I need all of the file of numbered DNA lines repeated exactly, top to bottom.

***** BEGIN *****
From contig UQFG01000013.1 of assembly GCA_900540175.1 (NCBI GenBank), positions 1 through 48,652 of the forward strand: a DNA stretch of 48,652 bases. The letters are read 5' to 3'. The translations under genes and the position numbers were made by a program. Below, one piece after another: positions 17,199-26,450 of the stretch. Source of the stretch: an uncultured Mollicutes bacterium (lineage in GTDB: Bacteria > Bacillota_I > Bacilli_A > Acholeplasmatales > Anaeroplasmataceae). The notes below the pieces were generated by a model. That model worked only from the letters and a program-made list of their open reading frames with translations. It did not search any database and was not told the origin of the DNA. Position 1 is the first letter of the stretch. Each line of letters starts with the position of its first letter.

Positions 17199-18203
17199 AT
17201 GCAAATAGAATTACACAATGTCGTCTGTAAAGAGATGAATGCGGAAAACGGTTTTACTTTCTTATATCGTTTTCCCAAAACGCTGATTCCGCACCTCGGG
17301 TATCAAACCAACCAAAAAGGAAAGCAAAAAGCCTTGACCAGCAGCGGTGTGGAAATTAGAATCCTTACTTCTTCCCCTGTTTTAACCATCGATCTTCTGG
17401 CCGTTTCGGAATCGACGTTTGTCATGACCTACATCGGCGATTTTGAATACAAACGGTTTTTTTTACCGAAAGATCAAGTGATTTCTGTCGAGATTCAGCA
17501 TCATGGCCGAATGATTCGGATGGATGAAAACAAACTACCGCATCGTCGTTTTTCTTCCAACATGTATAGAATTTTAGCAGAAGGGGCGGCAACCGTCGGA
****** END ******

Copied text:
From contig UQFG01000013.1 of assembly GCA_900540175.1 (NCBI GenBank), positions 1 through 48,652 of the forward strand: a DNA stretch of 48,652 bases. The letters are read 5' to 3'. The translations under genes and the position numbers were made by a program. Below, one piece after another: positions 17,199-26,450 of the stretch. Source of the stretch: an uncultured Mollicutes bacterium (lineage in GTDB: Bacteria > Bacillota_I > Bacilli_A > Acholeplasmatales > Anaeroplasmataceae). The notes below the pieces were generated by a model. That model worked only from the letters and a program-made list of their open reading frames with translations. It did not search any database and was not told the origin of the DNA. Position 1 is the first letter of the stretch. Each line of letters starts with the position of its first letter.

Positions 17199-18203
17199 AT
17201 GCAAATAGAATTACACAATGTCGTCTGTAAAGAGATGAATGCGGAAAACGGTTTTACTTTCTTATATCGTTTTCCCAAAACGCTGATTCCGCACCTCGGG
17301 TATCAAACCAACCAAAAAGGAAAGCAAAAAGCCTTGACCAGCAGCGGTGTGGAAATTAGAATCCTTACTTCTTCCCCTGTTTTAACCATCGATCTTCTGG
17401 CCGTTTCGGAATCGACGTTTGTCATGACCTACATCGGCGATTTTGAATACAAACGGTTTTTTTTACCGAAAGATCAAGTGATTTCTGTCGAGATTCAGCA
17501 TCATGGCCGAATGATTCGGATGGATGAAAACAAACTACCGCATCGTCGTTTTTCTTCCAACATGTATAGAATTTTAGCAGAAGGGGCGGCAACCGTCGGA